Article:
Biological processes are precisely regulated by TFs, miRNAs and other regulators. We aim to combine data from different sources, e.g, TF binding data (ChIP-seq and ChIP-chip), gene expression data (microarray and RNA-seq), with computational techniques to construct the integrated regulatory networks underlying cancer and other diseases.
TFs are collaborated with each other during transcriptional regulation. We aim to infer the combinatorial interactions among different TFs. We also aim to investigate how TF-TF interactions vary in different cell types/conditions, and how these interactions evolve in different related species.
Biological processes are also under intensive regulation at the epigenomic level. We aim to understand the functions of DNA methylation and histone modifications in these processes and to provide new insight on the relationship between epigenetic events and human diseases, e.g. tumor development and progression.
Clinical Outcome Prediction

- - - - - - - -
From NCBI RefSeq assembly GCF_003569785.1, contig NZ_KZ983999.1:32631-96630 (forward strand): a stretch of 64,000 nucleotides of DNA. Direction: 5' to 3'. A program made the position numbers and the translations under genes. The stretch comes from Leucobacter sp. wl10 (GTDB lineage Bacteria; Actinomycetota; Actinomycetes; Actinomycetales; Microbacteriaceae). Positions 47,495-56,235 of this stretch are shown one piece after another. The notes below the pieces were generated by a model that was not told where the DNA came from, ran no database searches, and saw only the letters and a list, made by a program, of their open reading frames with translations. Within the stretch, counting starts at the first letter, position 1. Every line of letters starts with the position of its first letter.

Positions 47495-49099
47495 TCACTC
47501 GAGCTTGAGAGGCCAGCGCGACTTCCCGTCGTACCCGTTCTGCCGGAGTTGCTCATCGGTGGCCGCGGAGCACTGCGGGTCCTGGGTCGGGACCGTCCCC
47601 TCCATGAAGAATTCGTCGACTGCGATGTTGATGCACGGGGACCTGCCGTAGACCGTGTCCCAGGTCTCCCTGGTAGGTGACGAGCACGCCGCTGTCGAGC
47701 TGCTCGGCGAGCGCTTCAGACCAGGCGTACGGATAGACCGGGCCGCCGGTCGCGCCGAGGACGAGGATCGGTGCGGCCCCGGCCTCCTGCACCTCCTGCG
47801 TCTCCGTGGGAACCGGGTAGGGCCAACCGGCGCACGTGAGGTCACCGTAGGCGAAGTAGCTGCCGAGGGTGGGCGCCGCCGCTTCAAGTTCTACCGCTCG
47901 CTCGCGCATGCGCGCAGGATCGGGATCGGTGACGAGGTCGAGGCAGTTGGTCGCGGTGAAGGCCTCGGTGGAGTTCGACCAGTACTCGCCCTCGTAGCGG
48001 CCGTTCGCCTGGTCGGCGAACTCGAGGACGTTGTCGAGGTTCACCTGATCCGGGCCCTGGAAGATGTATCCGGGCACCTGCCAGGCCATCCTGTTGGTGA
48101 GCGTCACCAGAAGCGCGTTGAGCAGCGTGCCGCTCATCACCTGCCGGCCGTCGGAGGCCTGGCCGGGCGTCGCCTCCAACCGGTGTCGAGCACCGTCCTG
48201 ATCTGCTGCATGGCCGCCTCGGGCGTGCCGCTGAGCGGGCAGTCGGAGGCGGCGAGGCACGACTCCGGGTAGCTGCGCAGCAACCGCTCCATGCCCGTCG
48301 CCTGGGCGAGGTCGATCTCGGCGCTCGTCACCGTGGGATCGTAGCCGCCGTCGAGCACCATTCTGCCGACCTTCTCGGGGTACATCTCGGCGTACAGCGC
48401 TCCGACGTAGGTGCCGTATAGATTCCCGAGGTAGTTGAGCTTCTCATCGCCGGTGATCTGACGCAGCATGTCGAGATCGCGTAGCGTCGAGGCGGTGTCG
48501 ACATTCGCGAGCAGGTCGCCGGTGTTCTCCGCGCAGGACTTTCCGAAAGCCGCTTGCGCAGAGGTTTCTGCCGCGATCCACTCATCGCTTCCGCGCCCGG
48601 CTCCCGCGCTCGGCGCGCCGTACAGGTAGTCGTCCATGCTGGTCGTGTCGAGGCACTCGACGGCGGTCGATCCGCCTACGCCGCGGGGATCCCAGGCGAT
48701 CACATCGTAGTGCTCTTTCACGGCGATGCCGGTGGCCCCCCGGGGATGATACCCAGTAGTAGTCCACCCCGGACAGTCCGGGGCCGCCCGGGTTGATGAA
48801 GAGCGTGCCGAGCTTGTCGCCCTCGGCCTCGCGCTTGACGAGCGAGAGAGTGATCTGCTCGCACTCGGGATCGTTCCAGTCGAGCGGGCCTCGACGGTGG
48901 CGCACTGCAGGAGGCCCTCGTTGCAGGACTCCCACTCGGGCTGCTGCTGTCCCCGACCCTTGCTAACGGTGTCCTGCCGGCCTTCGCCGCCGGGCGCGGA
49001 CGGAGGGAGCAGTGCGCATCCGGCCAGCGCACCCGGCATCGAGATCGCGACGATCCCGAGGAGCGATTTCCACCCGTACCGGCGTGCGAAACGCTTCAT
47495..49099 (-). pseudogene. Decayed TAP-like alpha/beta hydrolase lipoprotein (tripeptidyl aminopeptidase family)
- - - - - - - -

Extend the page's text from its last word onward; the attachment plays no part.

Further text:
Strictly speaking, each case of cancer should be regarded as a specific disease, but cancer of the same type can often be categorized into different sub-types. We aim to develop methods that integrate different data sources (e.g. expression data, somatic mutation profile, epigenetic data, etc) to classify tumor. We also aim to predict the clinical outcome of patients based on the molecular features of tumors and their genotype.
Join Our Lab
Post-doc positions: The Cheng Lab is searching for highly motivated and talented post-doc candidates to work on Bioinformatics and Computational Biology. The candidate should have experience in processing and analyzing next-generation sequencing data. Previous experience in both Bioinformatics and Cancer Systems Biology are desirable. View job posting.
Graduate students: The Cheng Lab welcomes interested Ph.D. and M.D. students already admitted to the Graduate Programs at Baylor College of Medicine. See our graduate schools admission page. Interested students should contact email@example.com about potential rotation and thesis projects.
Undergraduate students: The Cheng Lab has openings for motivated undergraduates from different scientific disciplines (biology, statistics, computer science, etc) who are interested in working in bioinformatics and genomics. Interested students should email firstname.lastname@example.org.
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